In the Horizon 2020 calls for projects, consortia are explicitly asked to integrate a clear strategy on how to involve civil society, in order to build trust in the recovery, recycling and mining sectors in Europe. To meet these important requests, within CHROMIC a Community Involvement Plan (CIP from now on) was formulated. Aim of the plan is to share and discuss the technological, economic, societal and health-related aspects with stakeholders and local communities along the different phases of the project.
Some months ago, for the third podcast of our series, we interviewed the community involvement coordinator Federica Manzoli, who gave us an introduction to the CIP and told us about the – back then just concluded – first phase of it. Now, the work for the second phase has been carried on and we went back to Manzoli to ask her for an account of what was done and what came out of it. The following is a synthesis of what she told us.
The main difference between the two phases of the CIP is that the first was aimed at engaging with laypeople (you can listen to more about it here (link podcast 3)), whereas the second was focused on involving the widest possible variety of stakeholders. Both were conducted in important industrial areas in four out of the five countries of the CHROMIC project partners. Like for the first phase, the second one’s events were held in Brescia (Italy), Leverkusen (Germany), and Lille (France), but this time Brussels was chosen instead of Genk in Belgium so that representatives of the EU institutions could join. The four workshops took place between July and October and saw the participation of nearly fifty stakeholders.
The workshops were organized with the aim of raising the stakeholders’ interest in the CHROMIC project development and to consider the different points of view on the possible opportunities and problems that can emerge at the current and future stages of the project’s technological development. The meetings were tailored to focus on the assessment of the impacts of the project related to: Human health (e.g. noise production, hazardous substances causing respiratory effects); ecosystem quality (e.g. impact on water, soil, air); resources (e.g. land and water use, avoidance of further primary mining and production); climate change (e.g. greenhouse gases emission); economics. Within these “impact groups” a major goal was to understand what kind of scenarios CHROMIC can contribute to realize regarding, for example, the potential creation of local jobs, investments and profits.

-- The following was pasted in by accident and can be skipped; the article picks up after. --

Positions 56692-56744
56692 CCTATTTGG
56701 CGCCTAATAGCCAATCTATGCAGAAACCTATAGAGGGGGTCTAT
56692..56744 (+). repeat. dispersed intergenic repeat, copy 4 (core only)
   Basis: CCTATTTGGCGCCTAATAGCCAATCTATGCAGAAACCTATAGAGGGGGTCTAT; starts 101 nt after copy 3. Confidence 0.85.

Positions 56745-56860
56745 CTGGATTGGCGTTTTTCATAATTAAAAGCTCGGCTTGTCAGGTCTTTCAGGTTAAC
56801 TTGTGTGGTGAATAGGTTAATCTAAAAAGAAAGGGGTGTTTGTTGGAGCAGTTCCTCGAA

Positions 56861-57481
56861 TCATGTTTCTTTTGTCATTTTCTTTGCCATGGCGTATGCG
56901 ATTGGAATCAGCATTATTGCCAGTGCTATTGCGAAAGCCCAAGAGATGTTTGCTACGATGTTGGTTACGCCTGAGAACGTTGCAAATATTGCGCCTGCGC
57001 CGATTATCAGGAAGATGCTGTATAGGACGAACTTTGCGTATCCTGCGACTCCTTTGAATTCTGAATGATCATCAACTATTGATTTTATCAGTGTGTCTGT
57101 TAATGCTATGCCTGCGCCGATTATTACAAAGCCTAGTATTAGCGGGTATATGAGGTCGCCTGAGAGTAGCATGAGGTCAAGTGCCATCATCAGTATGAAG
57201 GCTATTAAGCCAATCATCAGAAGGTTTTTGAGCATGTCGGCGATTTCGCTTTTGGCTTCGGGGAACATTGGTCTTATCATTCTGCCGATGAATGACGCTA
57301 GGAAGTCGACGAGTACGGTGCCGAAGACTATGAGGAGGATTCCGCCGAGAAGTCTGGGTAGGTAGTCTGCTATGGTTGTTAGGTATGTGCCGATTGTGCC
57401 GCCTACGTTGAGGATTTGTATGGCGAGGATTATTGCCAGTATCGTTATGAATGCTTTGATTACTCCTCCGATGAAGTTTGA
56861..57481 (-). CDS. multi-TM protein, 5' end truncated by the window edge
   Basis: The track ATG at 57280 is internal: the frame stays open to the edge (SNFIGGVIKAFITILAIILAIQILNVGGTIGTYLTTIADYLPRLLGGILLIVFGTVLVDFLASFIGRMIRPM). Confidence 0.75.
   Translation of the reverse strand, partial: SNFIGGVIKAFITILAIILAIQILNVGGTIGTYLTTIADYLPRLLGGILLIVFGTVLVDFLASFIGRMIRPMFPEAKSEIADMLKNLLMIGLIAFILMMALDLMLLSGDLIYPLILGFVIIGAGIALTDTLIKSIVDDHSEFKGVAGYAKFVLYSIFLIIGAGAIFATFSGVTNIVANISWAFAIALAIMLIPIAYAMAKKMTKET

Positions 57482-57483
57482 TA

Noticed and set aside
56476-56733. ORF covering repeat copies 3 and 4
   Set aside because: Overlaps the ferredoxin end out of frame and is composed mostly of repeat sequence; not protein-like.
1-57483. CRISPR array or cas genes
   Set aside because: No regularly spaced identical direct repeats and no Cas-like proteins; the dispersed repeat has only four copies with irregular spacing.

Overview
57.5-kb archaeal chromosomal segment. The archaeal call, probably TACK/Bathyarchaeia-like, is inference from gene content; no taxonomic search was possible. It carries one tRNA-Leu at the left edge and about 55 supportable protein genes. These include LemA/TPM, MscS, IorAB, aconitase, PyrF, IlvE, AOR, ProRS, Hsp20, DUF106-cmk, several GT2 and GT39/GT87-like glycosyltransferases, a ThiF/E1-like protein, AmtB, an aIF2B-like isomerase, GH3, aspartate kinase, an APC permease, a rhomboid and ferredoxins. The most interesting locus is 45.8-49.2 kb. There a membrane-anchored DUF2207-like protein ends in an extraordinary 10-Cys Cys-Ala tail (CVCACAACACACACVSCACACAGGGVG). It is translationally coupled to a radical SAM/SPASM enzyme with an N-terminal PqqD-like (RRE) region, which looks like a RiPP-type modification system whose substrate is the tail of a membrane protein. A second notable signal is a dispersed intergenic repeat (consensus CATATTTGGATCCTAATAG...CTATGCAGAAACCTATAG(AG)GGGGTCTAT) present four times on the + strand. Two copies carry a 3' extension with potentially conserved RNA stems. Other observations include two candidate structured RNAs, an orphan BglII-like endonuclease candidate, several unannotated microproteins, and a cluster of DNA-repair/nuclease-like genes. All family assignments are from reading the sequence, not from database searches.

The participants were chosen among stakeholders who locally count in decision making pertaining to the above mentioned fields: from local and regional health environmental agencies, to representatives of industries and industries associations, environmental associations and, in Brussels, representatives of the EU institutions. The wide and varied participation to the workshops – which in itself is a very positive result – produced fruitful discussions and valuable feedback.
Analysis of the outcomes of this round of events was finished a few weeks ago. Among the many points that have been brought to attention during the meetings, the impacts of CHROMIC and projects alike on land recovery and smart management of resources – especially to decrease dependence on primary raw material, reduction of pollution from detoxification of slags, and transportation logistics emerged as central issues to take into account for the development of the project.
Beyond that, a point to stress is that new technologies are regarded as successful only if they bring an economic advantage. All participants agreed that CHROMIC has the potential to bring so many benefits to a large number of areas, that if it is economically viable, it will be surely accepted and implemented by industries and also very welcomed by all other stakeholders.
“Events like the ones organized within the activities of societal involvement may help the diffusion of awareness among citizens” says Manzoli, “and regarding those participating in the workshops, we hope they will act as multipliers and help in disseminating better knowledge about the issues discussed”. On the other hand, the significance of setting up a dialogue with different categories of stakeholders for projects like CHROMIC was well explained in the Brussels’ workshop. In fact, one of the goals of this kind of event is to consider the cultural differences in the acceptance of new technologies and also the importance to spread quality information about the progress of the EU funded research. Technical issues, social issues, innovation issues, they require different experts, and this was the occasion to get them together.
What we learnt in the second phase of the CIP will be brought to the third and final phase, which will take place at the end of the project, in 2020. For that occasion, participatory events are planned, where local communities will be invited to discuss with researchers and other parties involved in the project, to discover the results and the scenarios opened by the CHROMIC technologies.